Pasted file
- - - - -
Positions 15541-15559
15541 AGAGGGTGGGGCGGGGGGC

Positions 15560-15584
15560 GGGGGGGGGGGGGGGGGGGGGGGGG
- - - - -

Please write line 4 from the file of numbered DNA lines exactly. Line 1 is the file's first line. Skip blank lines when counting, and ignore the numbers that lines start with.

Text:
15560 GGGGGGGGGGGGGGGGGGGGGGGGG